Blockchains are being explored by many industries, from cloud storage and healthcare to insurance and legal services. The supply chain management industry hasn’t been left behind, and it’s leading the world in research and development of blockchain technology to solve some of the challenges that have plagued this industry for so long. But how exactly will blockchains impact the supply chain industry, and will they finally bring an end to inefficiencies in this sector?
THE HISTORICAL CHALLENGES
To understand why the blockchain is a godsend for supply chain management, one has to understand the challenges faced by the industry. Top among them is insufficient data between the involved parties. This usually stems from the deep-rooted distrust between the parties which hinders them from freely sharing data among themselves. Even when the data is shared, the recipients have little trust that it is accurate and not ill-intended.
Speed is crucial in this industry, and yet the existing systems have crippled the swift movement of goods. Lack of interoperability of systems and disparate and non-standard record keeping are just a few of the contributors to the slow movement of value in supply chains.
The opaqueness of supply chains is also a big problem, especially in industries such as food and drugs. In these sectors, trusting the ingredients used and the process by which everything is put together is an essential part and may even be the defining factor as to whether one gets a license to operate or not. The only way people can have confidence and trust in the process is for them to be able to track and trace ingredients from production to the final process.
ENTER THE BLOCKCHAIN
A blockchain is a decentralized ledger in which all entries are immutable. This makes it ideal for the supply chain management industry. While the application of blockchain technology in this industry is still in pilot stages for most companies, the results so far have been positive, and in the very near future, blockchain application in this industry will go mainstream. From retail to shipping, blockchains are being embraced fully, with some of the companies on the front line being:
The world’s largest company by revenue, Walmart demonstrated its intention to employ technology to improve efficiency when it patented its Smart Package application. Smart Package uses a blockchain-based tool to track packaged contents as they move through the supply and distribution chain, keeping track of factors such as environmental conditions and the location of the package. This is done through the recording of unique addresses on the blockchain platform such as the seller’s private key address and the courier’s private key address. Walmart has also continued to partner with IBM in the development of blockchain-powered applications for use in the supply chain industry.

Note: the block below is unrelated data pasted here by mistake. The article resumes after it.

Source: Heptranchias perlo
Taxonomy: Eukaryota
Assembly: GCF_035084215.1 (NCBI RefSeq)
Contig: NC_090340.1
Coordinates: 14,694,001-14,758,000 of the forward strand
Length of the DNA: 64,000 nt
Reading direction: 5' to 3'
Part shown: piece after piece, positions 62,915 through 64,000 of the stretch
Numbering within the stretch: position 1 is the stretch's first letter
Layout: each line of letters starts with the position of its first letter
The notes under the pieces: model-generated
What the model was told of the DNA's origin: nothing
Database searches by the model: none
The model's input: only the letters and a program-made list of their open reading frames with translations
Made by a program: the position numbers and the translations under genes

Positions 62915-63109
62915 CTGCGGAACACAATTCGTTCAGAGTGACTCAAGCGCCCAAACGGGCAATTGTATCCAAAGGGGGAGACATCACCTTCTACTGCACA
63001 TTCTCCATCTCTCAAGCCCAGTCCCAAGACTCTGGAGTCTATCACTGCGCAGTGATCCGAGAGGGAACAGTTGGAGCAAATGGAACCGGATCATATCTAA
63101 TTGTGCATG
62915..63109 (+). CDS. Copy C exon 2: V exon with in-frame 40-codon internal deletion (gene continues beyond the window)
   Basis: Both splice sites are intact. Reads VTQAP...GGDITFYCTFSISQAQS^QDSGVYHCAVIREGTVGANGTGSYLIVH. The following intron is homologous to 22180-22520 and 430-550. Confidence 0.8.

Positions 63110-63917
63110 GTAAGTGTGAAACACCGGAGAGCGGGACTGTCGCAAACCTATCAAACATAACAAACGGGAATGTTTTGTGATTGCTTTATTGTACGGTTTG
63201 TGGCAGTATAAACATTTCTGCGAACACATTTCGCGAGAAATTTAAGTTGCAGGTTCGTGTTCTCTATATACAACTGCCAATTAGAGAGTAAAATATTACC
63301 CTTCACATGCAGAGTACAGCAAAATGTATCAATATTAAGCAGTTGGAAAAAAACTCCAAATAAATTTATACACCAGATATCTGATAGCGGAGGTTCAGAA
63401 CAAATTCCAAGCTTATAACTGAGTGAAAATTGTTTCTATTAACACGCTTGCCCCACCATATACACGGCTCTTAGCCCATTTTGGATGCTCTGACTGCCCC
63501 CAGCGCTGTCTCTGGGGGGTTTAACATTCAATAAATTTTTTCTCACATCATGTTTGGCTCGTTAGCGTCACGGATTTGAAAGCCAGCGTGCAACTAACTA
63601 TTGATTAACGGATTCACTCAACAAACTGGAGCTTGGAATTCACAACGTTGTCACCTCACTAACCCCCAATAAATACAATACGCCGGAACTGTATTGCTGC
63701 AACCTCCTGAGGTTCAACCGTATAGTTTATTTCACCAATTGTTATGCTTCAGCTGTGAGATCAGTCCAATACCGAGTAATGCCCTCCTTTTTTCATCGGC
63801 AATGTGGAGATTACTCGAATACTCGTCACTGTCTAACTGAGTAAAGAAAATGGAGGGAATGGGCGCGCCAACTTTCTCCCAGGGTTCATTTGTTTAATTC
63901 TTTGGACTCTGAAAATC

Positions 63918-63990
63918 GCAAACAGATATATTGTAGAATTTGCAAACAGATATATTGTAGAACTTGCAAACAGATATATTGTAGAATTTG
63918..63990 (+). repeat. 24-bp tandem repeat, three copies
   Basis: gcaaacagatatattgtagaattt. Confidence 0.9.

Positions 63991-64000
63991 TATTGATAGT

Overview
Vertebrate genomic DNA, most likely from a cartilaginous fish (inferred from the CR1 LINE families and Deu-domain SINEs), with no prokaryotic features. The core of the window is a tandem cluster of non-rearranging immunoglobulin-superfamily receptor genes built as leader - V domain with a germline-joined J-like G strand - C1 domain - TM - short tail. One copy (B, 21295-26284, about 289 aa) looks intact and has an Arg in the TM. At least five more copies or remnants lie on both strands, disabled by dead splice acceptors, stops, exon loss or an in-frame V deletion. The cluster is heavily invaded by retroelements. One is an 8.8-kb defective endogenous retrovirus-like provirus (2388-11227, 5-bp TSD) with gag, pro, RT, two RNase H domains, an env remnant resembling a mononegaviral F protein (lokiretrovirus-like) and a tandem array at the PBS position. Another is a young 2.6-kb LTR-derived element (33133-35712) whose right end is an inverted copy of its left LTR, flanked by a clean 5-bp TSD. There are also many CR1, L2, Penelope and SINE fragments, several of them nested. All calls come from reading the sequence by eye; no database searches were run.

Maersk announced earlier this year that it was partnering with IBM to form a company that would be headquartered in New York and whose aim would be to provide more secure and efficient methods for conducting global trade using blockchain technology. The company will develop solutions for shipping companies, port authorities, customs offices, banks and other stakeholders in global supply chains to replace tedious paperwork with a decentralized ledger. The Danish shipping giant has been working with IBM for close to two years now, and it’s already in the pilot phase of a blockchain-based platform for its shipping line.
The package delivery company, which also provides supply chain management solutions to its clients, joined the Blockchain in Transport Alliance (BiTA) late last year. BiTA is an alliance formed by various supply chain industry titans for the development of blockchain standards for the freight industry. UPS has stated that its goal in exploring blockchain technology is to develop sustainable strategies that enable UPS clients to participate in global trade.
China’s largest e-commerce company made the announcement last month that it would partner with Australian startup InterAgri to develop a blockchain platform to track beef imports from overseas suppliers. The platform will record information on such activities as the breeding of cattle, processing, and transportation to final consumers. JD.com is also a founding member of the Blockchain Food Safety Alliance, which seeks to implement blockchain technology to introduce transparency in China’s food supply chain. IBM, Tsinghua University and Walmart are the alliance’s other founding members.
These are just a few of the many companies that are testing blockchain technology in their supply chains. Others include FedEx, Procter & Gamble, Daimler, Bridgestone, and AmerisourceBergen. BiTA alone has 60 members, and it expects to sign many more up before the end of the year. As more development and research in this technology is carried out, the number of interested companies will continue to rise. Who knows, blockchain technology might become a necessity and not a luxury in the supply chain industry in the near future.
Stay tuned for part two of this three-part series.